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One of the obstacles in building the Taj Mahal was the nature of the project itself. Intended as a tribute to the untimely death of his wife Mumtaz Mahal, the building had to be memorable in design as well as construction. This is why Jahan insisted that the shrine would be constructed solely of white marble atop brick. Doing it this way required the skills of architects from all over the Mughal empire due to the precise care involved in the design and building. One such traveler was Ismail Khan (Afandi) from distant Turkey, known as a designer and builder of domes for the Ottoman Turks.
There were also goldsmiths from Lahore and a calligrapher from Shiraz in Iran. The materials also came from distant areas, with the marble from Rajasthan and many inlaid precious stones coming from distant areas in India, Ceylon, and Afghanistan. The design was likely more challenging than the labor of the construction, as the nearby river assisted in bringing the marble to the site rather than over land, as in the case of the Great Pyramid in Ancient Egypt.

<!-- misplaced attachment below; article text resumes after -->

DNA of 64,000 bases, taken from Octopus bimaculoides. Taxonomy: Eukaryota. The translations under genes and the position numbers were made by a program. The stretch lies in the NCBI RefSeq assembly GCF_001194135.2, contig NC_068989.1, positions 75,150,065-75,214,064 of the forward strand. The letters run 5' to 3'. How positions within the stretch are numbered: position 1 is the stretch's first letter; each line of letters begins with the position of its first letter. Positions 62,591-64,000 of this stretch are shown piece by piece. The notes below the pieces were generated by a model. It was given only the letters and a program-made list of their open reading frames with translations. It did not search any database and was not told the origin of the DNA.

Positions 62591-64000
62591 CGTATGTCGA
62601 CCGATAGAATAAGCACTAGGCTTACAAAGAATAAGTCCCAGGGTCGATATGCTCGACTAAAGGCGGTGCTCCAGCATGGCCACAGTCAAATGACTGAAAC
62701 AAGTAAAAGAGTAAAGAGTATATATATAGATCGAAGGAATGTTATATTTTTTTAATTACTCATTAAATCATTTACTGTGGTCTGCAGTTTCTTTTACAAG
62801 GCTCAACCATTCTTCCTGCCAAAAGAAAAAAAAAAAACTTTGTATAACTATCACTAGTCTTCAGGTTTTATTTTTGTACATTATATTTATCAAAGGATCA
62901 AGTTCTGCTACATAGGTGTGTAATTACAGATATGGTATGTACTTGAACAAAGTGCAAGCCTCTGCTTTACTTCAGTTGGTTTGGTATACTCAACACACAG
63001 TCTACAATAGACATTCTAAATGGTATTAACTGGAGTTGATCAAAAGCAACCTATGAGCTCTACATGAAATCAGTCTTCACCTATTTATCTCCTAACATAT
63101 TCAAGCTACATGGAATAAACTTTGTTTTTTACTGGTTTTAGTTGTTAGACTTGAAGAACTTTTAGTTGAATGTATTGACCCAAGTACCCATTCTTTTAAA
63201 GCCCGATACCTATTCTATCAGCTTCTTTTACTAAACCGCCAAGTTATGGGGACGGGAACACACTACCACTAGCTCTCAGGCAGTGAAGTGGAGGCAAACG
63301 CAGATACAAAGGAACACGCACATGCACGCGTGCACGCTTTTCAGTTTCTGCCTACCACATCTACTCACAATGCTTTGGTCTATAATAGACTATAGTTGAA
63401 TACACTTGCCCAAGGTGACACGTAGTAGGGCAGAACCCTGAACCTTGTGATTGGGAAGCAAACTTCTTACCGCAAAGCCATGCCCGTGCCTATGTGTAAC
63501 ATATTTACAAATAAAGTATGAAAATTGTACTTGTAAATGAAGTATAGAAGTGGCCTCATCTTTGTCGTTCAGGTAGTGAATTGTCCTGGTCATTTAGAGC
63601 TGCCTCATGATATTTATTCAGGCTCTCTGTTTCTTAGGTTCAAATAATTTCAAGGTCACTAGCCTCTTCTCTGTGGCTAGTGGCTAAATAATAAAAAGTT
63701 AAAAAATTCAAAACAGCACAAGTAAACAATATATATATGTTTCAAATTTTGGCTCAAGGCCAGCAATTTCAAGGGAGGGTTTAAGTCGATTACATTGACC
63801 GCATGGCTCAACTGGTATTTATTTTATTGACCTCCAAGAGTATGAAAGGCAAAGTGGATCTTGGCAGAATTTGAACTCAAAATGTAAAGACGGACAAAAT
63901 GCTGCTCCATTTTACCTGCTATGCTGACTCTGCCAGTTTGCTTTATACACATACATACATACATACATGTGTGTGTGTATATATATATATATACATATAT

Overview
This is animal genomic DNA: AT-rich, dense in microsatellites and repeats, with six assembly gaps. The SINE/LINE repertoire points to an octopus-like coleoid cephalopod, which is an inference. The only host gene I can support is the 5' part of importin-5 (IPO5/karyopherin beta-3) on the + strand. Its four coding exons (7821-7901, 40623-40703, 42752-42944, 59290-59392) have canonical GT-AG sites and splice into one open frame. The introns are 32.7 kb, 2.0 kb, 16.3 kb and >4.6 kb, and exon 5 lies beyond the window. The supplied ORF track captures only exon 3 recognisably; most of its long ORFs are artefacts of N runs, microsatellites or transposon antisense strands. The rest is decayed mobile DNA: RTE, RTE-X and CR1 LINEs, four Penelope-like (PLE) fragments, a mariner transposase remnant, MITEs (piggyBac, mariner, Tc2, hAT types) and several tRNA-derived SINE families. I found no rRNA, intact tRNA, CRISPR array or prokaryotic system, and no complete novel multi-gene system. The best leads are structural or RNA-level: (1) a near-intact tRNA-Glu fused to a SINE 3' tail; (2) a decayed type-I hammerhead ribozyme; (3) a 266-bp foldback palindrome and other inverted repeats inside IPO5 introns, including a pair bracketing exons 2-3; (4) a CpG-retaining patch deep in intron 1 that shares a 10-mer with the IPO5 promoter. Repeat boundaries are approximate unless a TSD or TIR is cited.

While Mahal's death no doubt affected Jahan deeply as a loss, he chose to honor the loss through architectural passion, be it in the mausoleum, the Red Fort, or suchlike. In this way, the untimely death could be said to have strengthened his resolve to rule by making contributions that would endure far beyond his life. The shah was known to be a consultant to the design and construction, but it is unlikely that he was personally involved beyond commenting on the design and regular inspections during the building. Given the Taj's elaborate design, anything more would be unrealistic, even though Jahan's reign was not overly consumed by conflict (clashes with the Ottomans and Safavids).
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